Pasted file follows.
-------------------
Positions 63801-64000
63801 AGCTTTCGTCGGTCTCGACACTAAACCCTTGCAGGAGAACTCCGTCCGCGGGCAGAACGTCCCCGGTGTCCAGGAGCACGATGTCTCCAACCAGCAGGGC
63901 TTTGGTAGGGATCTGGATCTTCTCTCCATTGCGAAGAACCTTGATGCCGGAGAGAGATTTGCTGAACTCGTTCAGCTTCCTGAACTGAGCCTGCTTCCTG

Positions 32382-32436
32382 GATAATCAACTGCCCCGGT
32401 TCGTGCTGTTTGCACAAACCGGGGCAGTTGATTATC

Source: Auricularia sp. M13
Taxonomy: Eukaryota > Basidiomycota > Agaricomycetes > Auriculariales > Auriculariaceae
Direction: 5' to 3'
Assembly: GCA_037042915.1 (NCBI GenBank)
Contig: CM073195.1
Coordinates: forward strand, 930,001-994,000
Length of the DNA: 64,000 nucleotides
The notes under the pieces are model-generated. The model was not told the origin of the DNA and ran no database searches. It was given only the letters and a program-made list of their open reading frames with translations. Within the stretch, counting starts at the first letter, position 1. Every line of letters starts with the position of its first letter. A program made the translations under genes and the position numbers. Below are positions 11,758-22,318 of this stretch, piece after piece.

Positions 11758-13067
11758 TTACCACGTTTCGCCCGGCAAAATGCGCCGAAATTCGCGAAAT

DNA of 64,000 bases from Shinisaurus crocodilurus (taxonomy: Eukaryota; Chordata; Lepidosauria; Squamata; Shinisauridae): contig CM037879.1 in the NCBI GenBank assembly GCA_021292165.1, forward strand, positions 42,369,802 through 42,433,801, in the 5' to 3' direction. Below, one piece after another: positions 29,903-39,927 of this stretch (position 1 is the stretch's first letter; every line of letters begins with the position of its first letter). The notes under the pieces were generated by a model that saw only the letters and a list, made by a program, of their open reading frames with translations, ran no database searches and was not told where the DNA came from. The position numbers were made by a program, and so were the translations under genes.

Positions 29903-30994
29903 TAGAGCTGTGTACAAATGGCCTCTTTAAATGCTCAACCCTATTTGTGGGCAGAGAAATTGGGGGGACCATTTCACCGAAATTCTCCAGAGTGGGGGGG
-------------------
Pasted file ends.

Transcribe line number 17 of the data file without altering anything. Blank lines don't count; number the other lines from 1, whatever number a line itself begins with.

DNA of 64,000 bases from Shinisaurus crocodilurus (taxonomy: Eukaryota; Chordata; Lepidosauria; Squamata; Shinisauridae): contig CM037879.1 in the NCBI GenBank assembly GCA_021292165.1, forward strand, positions 42,369,802 through 42,433,801, in the 5' to 3' direction. Below, one piece after another: positions 29,903-39,927 of this stretch (position 1 is the stretch's first letter; every line of letters begins with the position of its first letter). The notes under the pieces were generated by a model that saw only the letters and a list, made by a program, of their open reading frames with translations, ran no database searches and was not told where the DNA came from. The position numbers were made by a program, and so were the translations under genes.